Lives of the Popes: The Pontiffs from St. Peter to John Paul II
written by Richard P. McBrien
published by HarperCollins, 1997
442 pages of text; 78 pages of notes and index


One of the few points in favor of this book is that McBrien makes his agenda fairly clear on its very first page, as he dedicates his book to "John XXIII (1958-63), the most beloved pope in history." Under the guise of writing a scholarly work on the history of the papacy and its occupants, McBrien, a professor at Notre Dame University, has in fact written a lengthy screed against those who do not share his views about the theological and pastoral issues raised at the Vatican II conference.

From a scholarly standpoint, perhaps the most disturbing elements in McBrien's book are his lists of good and bad popes. Using a device better suited to cheesy newspaper articles than to a serious work, McBrien expresses his prejudices about which popes were "outstanding," which were "good," and which were "the worst."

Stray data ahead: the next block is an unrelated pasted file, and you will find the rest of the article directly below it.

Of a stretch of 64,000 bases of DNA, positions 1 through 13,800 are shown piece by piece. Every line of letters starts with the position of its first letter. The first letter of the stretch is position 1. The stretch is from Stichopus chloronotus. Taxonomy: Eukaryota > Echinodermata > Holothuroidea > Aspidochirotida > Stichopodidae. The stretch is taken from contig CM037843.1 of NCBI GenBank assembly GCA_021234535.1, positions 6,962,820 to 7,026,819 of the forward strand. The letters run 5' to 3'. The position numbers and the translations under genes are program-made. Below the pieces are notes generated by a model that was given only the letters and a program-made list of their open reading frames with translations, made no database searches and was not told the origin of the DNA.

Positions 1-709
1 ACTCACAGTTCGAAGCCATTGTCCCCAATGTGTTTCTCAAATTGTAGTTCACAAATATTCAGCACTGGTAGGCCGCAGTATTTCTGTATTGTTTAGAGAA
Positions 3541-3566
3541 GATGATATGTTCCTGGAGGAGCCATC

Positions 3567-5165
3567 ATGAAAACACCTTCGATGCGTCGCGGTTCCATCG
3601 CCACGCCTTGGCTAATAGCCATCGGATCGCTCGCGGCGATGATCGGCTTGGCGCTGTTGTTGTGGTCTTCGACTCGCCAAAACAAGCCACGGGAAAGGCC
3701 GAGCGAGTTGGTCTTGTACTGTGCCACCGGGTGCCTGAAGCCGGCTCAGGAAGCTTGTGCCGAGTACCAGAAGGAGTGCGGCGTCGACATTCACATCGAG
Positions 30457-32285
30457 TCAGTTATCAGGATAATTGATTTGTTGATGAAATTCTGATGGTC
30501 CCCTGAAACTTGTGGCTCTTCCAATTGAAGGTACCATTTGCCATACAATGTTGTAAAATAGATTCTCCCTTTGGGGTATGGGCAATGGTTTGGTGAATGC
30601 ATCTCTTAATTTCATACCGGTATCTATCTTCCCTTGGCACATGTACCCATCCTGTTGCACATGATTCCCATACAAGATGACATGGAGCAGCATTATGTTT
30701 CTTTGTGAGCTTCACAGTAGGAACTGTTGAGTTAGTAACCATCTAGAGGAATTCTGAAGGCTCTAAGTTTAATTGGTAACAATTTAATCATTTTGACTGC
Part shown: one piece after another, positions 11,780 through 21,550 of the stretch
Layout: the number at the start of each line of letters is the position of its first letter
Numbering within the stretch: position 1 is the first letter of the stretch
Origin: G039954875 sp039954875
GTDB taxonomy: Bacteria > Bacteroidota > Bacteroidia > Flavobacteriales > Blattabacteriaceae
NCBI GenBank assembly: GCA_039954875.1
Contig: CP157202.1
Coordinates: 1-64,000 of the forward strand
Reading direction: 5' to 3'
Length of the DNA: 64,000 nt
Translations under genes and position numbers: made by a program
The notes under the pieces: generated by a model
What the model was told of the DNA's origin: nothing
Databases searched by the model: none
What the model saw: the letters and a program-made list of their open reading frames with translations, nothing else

McBrien also sees fit to litter his text with anachronistic asides such as "The Liber Pontificalis [...] reports that [Pope St. Soter] ordered nonordained monks not touch altar cloths or offer incense in church -- an indication that pastoral micro-management is not an exclusively modern phenomenon." By taking such snippy shots at his theological opponents, McBrien demeans his work.

Lives of the Popes seems designed more to provide rhetorical ammunition for liberal American Catholics than to provide a serious look at the history of popes and the papacy.


Review posted: 4 September 1998

Revised: 31 July 1999